No Mud, No Lotus: The Art of Transforming Suffering, by Thich Nhat Hanh. Parallax Press, 2014.
This short, easy to read guide offers practical suggestions, from a Buddhist perspective, on how to deal with the everyday suffering that arises for everyone. Nhat Hanh makes clear that it is impossible to avoid suffering, as that is part of living, but we can choose to keep it from overwhelming us. The book’s “Practices for Happiness” section includes breathing exercises, being present with strong emotions, practicing loving kindness toward ourselves and others, deep relaxation, mindfulness trainings and walking meditation.
To give an example of just one of those–being present with strong emotions–Nhat Hanh reminds readers that “an emotion is only an emotion, and you are much more than one emotion . . . An emotion is something that comes and stays for a while, and eventually goes away. If during the time of the emotion, you have that insight, that insight will save you.”
People caught up in stressful situations can find real support and encouragement here.
Waking Up: A Guide to Spirituality without Religion, by Sam Harris. Simon & Schuster, 2014.
Harris covers highlights of his own inner journey and what we currently know about the nature of consciousness, concluding with comments on evaluating gurus, investigating NDEs, and drug use as a possible path toward enlightenment. Meditation practice can be helpful to everyone as a means of reducing the personal suffering brought about by constant distraction, and needn’t have any religious component. Harris’ dedication to exploring the self, his considerable experience attending meditation retreats–a total of two years, including some three-month periods–plus his background as a neuroscientist give the book an unusual and authentic flavor. Definitely worth pondering.
10% Happier: How I Tamed the Voice in My Head, Reduced Stress Without Losing My Edge, and Found Self-Help That Actually Works, by Dan Harris. It Books (Harper Collins), 2014.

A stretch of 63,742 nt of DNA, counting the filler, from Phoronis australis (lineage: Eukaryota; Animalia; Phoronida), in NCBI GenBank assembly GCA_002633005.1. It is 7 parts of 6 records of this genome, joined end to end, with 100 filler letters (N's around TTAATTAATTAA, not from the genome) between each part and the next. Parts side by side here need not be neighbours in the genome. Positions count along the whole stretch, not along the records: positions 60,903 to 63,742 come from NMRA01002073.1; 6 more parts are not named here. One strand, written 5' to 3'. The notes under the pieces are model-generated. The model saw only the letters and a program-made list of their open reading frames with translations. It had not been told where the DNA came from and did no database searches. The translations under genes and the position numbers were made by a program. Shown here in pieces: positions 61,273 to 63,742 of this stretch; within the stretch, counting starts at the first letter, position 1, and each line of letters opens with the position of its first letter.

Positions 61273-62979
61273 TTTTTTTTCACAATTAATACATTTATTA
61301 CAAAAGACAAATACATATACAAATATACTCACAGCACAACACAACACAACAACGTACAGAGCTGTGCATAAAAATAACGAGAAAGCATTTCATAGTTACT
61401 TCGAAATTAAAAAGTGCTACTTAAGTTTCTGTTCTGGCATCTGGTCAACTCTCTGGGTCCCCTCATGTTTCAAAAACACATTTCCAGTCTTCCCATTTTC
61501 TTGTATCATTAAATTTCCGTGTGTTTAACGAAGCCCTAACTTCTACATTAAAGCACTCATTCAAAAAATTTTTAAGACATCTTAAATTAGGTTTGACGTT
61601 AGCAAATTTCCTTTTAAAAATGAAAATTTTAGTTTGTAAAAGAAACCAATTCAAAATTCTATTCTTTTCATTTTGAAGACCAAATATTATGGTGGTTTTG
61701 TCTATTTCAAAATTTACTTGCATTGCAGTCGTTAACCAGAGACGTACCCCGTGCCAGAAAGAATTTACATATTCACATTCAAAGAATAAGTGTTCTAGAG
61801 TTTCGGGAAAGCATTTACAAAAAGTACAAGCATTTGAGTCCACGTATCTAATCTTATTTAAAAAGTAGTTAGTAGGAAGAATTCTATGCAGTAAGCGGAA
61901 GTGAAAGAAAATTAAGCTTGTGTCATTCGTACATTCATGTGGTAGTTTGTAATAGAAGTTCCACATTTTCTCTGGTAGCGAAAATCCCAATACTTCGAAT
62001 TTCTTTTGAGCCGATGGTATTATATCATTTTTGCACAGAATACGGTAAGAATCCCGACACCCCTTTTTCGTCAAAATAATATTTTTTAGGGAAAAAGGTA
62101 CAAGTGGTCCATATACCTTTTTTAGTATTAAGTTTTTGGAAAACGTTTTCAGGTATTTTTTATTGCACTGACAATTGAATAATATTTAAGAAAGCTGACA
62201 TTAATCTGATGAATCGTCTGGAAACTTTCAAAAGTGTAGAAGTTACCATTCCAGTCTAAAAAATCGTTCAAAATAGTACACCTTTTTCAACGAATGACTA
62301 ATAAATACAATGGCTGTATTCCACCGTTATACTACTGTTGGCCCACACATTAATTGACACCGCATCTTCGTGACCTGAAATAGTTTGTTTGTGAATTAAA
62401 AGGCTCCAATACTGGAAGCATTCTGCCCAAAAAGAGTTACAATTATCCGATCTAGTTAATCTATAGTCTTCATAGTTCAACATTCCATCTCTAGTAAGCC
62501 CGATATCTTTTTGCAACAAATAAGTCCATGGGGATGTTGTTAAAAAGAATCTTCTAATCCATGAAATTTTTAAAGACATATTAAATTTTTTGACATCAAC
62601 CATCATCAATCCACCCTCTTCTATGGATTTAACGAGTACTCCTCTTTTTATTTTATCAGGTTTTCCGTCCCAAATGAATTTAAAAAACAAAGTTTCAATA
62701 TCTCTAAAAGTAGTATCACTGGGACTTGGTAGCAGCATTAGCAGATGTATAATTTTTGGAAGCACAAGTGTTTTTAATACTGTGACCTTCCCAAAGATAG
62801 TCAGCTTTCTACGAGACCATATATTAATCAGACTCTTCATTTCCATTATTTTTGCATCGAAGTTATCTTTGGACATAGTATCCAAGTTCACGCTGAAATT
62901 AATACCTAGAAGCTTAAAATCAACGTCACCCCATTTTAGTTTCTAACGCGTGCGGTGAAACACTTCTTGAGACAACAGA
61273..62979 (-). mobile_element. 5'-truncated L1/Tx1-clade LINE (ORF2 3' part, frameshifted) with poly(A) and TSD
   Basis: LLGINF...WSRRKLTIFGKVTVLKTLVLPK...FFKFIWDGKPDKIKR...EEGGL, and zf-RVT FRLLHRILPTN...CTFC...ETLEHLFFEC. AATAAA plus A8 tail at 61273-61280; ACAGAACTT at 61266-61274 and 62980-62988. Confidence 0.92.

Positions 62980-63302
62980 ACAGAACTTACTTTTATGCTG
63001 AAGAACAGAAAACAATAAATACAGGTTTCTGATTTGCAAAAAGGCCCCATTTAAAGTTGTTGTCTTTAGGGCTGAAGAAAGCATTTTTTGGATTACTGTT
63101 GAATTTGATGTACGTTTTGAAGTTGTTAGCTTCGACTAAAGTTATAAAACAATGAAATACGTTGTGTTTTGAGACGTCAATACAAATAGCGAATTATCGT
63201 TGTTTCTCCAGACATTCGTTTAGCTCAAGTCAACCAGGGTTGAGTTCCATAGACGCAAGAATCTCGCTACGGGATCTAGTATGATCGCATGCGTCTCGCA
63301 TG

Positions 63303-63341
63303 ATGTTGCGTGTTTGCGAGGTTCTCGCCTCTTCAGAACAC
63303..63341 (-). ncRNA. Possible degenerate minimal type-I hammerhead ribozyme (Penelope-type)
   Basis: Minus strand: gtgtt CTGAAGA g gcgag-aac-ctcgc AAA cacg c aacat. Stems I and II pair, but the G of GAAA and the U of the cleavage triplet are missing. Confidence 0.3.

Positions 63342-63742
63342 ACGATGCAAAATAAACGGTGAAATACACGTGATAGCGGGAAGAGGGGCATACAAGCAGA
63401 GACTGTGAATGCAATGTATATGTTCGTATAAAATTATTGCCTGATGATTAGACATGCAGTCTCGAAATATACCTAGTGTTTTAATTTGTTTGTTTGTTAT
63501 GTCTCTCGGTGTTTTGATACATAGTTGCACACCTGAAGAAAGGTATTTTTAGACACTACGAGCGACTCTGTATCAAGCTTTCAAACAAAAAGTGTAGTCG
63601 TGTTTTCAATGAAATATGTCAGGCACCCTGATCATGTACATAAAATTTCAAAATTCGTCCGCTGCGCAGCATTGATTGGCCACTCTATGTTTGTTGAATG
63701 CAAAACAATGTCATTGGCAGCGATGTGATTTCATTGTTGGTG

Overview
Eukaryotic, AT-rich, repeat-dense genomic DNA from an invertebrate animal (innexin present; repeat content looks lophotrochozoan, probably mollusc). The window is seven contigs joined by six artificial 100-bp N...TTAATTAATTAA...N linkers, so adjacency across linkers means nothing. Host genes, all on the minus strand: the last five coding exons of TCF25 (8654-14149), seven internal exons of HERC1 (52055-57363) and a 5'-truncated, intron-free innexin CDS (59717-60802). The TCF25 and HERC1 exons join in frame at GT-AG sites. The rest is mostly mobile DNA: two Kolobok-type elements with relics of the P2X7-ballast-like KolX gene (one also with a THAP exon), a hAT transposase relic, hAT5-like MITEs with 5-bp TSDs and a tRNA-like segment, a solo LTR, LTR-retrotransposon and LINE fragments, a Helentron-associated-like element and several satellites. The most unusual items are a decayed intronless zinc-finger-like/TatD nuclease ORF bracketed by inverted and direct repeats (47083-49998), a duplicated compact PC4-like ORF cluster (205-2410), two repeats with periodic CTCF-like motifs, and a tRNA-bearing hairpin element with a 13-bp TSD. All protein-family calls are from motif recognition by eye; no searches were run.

Here’s an unusual combination: an account of meditation and mindfulness practice combined with anecdotes of famous people, told from the viewpoint of someone who has met and interviewed them. Harris co-anchored Nightline and Good Morning America, was mentored by the likes of Peter Jennings and Diane Sawyer, and has filed stories from exotic places around the world. The two aspects–inward practice and outward celebrity–provide a good balance; I found it irresistible! Regarding mindfulness practice, I have undertaken several silent Buddhist retreats much like the one Harris describes in detail, so I was right there “with” him. (The Japanese Zen sesshin-style retreats I sat are actually even more demanding than the Vipassana retreat Harris chose; for example, having to eat meals while sitting on the floor and engaging in a very structured ceremony of serving, bowing, chanting, and cleaning one’s own dishes.) Stripped of off-putting metaphysics, mindfulness techniques have been used widely and successfully in hospitals and other therapeutic settings.
This practical, useful book delivers on what it promises: to help stressed-out people from all walks of life do what the subtitle says.
Zen master, professor, pacifist, and social activist Robert Aitken, Roshi, was a pioneer in bringing Zen to the West in the 1950’s. He founded the Honolulu Diamond Sangha, which now has affiliates worldwide, co-founded the Buddhist Peace Fellowship, and authored over ten books of Zen teachings. He died at age 93 last summer; what turned out to be his final interview was published in Tricycle magazine this spring. One of his statements in that interview impressed me so much that I invite you to ponder it with me:
“Just because historical statistics show lots of war, it does not follow that behind history there is an imperative to wage war. Indeed, the imperative is self-realization. It is the perversion of self- realization into self-aggrandizement that directs the course of our lives to violence.” Continue reading “Self-Realization, Not Self-Aggrandizement”